Easy come, easy go

Well, so much for the Thacker nomination. (See “Oh, Goody!” immediately below.) They pulled the plug.

A Christian activist chosen by the White House for a presidential AIDS advisory panel is withdrawing his name under pressure after characterizing the disease as the “gay plague,” along with other anti-homosexual statements.

Seems Bush appointed Thacker without having any idea of what he believed in. But it turns out the rest of the commission is nothing to write home about, either. Thanks to Atrios for the lead; he also links to a MWO take-down of Andrew Sullivan’s air of outrage at finding gay-bashing in the Bush Administration.

I see that Sullivan has won the coveted Claude Raines Memorial Gambling Awareness Award for this one. That hardly seems fair to Bush, whose protestation of surprise that someone who used to work for Bob Jones University turns out to be a wee bit homophobic is at least as hard to believe as Sullivan’s shock that Bush would appoint someone like that. Had I been on the selection committee, I would have proposed a split award. [UPDATE: The committee agrees.]

Note that the AP story that ran in the New York Times identifies Thacker as a “Christian activist.” That’s the sort of thing that makes me feel really, really good about being Jewish. But if I were a Christian, I’d be pretty upset about mass-media acquiescence in the attempt by a small group of political extremists to hijack the term “Christian” for their brand of quasi-religious lunacy.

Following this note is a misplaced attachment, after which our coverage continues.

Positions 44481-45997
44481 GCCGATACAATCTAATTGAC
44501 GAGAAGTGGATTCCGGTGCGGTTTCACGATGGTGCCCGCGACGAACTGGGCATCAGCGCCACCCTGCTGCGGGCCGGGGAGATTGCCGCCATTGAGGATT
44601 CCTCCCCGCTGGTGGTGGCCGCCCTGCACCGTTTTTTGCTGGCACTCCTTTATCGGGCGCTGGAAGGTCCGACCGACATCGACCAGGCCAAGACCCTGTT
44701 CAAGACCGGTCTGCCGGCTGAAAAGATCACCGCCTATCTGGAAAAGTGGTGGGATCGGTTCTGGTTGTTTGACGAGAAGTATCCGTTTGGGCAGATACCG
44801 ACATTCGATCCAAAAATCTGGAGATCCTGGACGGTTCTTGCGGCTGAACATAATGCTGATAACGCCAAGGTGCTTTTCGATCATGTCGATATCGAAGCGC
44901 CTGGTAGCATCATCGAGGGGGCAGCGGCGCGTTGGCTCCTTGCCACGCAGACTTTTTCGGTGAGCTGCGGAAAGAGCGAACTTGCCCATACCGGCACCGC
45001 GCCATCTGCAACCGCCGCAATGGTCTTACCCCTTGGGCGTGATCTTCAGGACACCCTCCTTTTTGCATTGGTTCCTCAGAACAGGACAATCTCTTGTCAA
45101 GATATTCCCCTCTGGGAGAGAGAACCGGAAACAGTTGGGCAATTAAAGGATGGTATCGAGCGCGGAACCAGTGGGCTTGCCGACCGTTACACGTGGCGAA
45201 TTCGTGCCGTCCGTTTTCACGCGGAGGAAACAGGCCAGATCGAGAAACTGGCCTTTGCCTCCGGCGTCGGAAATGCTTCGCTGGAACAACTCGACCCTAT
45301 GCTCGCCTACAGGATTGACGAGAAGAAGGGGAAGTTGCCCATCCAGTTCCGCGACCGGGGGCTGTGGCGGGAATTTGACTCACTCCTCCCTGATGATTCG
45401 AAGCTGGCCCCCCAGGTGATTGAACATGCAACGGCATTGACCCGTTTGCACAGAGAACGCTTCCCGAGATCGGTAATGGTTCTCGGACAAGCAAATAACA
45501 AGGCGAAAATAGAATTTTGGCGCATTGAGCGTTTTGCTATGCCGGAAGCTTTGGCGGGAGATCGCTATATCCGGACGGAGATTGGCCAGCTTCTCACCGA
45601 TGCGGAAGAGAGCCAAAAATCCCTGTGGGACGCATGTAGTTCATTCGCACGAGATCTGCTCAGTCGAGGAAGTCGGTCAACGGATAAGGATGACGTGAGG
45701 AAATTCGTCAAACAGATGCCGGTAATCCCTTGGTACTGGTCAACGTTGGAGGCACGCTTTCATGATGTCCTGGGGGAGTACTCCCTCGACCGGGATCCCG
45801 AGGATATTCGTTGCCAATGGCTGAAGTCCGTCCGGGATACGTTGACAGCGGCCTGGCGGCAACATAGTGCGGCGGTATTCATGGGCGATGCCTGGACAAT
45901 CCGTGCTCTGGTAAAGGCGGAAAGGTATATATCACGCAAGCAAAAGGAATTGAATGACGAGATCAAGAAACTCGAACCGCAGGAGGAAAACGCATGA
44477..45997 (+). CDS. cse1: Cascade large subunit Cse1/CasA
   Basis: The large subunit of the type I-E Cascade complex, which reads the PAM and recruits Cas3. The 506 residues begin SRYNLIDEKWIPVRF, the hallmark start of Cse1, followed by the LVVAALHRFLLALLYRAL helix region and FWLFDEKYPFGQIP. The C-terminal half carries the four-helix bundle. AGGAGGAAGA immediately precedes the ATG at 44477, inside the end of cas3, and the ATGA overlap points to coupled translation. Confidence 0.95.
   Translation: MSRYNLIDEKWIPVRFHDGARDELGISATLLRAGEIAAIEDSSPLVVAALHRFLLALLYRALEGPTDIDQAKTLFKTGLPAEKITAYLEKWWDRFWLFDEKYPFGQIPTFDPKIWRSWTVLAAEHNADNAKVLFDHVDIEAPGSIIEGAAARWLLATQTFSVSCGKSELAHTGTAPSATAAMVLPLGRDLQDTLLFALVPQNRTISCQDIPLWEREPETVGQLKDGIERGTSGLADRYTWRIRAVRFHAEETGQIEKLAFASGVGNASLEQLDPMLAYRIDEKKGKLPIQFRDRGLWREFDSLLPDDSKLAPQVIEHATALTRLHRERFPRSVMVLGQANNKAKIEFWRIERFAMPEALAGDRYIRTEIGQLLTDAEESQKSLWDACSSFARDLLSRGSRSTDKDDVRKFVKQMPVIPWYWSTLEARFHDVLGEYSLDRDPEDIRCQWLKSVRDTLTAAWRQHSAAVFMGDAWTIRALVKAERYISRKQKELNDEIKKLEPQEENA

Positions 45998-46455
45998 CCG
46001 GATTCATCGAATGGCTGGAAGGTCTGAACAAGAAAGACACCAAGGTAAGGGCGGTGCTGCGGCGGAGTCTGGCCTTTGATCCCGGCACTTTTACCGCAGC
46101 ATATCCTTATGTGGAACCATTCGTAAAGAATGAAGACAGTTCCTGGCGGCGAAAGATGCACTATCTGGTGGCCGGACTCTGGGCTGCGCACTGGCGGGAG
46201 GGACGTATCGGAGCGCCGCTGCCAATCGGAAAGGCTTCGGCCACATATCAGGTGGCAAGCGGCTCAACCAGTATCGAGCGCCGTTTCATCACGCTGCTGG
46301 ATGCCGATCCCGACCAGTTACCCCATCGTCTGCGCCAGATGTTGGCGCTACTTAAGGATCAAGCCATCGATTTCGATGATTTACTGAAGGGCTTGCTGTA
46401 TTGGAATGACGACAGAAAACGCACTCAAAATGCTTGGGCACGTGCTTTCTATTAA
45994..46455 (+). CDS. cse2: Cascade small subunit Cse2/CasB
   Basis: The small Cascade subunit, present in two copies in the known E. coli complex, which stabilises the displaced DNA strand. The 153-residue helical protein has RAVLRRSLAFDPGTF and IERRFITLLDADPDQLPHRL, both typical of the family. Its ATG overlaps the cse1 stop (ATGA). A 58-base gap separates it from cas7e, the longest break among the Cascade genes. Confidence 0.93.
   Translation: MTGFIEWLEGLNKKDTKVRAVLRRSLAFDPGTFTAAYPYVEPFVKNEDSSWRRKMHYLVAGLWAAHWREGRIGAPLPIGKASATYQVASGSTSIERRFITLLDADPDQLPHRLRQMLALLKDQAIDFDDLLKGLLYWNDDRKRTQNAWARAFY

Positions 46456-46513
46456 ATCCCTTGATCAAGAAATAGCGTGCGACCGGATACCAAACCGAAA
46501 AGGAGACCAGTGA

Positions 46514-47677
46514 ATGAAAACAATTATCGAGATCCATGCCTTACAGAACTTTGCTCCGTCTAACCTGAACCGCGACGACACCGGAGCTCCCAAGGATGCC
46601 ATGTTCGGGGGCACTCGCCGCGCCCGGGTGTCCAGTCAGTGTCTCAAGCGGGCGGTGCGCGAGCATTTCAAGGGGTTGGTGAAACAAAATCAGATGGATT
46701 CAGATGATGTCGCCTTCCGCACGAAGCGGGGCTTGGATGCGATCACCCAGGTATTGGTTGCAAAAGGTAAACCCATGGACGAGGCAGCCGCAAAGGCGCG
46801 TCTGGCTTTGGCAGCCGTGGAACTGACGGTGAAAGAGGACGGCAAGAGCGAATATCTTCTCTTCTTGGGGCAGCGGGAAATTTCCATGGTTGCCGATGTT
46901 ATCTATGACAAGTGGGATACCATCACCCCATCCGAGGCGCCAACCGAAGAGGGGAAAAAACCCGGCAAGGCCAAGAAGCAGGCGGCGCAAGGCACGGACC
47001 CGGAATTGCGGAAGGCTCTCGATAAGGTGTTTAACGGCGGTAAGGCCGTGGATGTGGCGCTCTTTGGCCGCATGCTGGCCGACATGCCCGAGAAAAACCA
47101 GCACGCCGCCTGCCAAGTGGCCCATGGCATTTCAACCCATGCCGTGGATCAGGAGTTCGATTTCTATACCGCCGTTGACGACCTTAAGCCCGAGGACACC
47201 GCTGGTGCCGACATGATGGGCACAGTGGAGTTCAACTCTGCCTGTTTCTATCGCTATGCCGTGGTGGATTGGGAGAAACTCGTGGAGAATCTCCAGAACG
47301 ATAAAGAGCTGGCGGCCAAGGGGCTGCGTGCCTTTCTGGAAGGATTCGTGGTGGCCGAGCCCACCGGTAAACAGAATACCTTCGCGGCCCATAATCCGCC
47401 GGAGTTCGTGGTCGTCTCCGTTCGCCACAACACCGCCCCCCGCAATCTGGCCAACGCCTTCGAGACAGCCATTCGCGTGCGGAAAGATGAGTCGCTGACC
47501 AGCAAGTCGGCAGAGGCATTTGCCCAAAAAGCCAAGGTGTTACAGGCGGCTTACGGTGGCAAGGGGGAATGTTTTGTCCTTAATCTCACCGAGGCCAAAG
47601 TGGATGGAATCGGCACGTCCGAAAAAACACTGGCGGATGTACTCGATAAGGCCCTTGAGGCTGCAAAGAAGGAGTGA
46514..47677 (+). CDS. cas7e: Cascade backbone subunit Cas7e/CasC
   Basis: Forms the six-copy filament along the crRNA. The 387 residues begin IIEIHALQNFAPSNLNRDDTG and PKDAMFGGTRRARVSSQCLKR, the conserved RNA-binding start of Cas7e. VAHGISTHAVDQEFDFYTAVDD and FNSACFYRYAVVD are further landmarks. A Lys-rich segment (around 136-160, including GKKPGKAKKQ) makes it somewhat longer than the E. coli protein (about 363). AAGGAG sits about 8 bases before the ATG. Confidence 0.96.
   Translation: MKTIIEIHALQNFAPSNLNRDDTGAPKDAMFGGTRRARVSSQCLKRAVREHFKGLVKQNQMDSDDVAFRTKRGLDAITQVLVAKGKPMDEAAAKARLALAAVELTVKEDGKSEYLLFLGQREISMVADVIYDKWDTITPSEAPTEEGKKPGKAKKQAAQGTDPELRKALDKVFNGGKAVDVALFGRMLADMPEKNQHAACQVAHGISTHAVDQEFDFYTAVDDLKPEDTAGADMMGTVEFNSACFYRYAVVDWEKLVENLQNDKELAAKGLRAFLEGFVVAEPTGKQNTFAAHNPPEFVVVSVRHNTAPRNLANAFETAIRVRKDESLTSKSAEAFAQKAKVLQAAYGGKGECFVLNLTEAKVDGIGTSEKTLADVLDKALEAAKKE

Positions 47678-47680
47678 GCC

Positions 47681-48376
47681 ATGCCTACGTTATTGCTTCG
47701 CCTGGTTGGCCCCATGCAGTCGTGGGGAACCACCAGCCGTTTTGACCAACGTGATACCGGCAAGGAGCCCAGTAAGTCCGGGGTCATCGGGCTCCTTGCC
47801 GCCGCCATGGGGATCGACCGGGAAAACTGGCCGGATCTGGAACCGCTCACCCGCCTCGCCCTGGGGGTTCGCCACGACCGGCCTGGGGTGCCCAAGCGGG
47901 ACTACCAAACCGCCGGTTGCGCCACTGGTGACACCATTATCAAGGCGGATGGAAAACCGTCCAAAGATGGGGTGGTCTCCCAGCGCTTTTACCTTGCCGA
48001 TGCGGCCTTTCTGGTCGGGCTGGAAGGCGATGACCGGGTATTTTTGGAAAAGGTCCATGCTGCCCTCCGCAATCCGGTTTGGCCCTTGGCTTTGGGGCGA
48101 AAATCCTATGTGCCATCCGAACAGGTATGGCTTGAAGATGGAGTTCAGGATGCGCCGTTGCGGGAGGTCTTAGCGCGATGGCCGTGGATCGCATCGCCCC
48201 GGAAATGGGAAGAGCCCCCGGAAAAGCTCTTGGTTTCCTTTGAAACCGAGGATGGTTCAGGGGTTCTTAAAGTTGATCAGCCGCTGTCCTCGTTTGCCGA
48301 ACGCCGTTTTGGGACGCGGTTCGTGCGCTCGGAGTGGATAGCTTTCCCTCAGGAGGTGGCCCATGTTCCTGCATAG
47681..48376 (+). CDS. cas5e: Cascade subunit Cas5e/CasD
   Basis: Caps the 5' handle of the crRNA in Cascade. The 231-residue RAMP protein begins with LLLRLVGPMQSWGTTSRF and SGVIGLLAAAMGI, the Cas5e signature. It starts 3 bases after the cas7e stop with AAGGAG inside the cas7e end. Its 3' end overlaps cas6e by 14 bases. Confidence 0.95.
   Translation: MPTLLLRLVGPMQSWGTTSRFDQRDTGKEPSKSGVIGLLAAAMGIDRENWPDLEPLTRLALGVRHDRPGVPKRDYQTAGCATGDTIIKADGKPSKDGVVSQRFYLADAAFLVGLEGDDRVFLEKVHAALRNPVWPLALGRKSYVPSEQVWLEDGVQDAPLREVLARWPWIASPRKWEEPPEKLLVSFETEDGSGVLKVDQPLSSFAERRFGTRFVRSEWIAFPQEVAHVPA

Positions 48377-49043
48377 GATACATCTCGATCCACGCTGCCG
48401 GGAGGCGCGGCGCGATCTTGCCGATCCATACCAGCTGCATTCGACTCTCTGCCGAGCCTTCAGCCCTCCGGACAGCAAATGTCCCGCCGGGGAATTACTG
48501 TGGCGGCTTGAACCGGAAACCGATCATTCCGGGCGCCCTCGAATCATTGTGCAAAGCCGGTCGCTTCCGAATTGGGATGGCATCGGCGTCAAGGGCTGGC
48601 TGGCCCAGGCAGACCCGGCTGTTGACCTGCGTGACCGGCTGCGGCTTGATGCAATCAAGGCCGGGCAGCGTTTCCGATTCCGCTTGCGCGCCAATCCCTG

Author: Mark Kleiman

Professor of Public Policy at the NYU Marron Institute for Urban Management and editor of the Journal of Drug Policy Analysis. Teaches about the methods of policy analysis about drug abuse control and crime control policy, working out the implications of two principles: that swift and certain sanctions don't have to be severe to be effective, and that well-designed threats usually don't have to be carried out. Books: Drugs and Drug Policy: What Everyone Needs to Know (with Jonathan Caulkins and Angela Hawken) When Brute Force Fails: How to Have Less Crime and Less Punishment (Princeton, 2009; named one of the "books of the year" by The Economist Against Excess: Drug Policy for Results (Basic, 1993) Marijuana: Costs of Abuse, Costs of Control (Greenwood, 1989) UCLA Homepage Curriculum Vitae Contact: Markarkleiman-at-gmail.com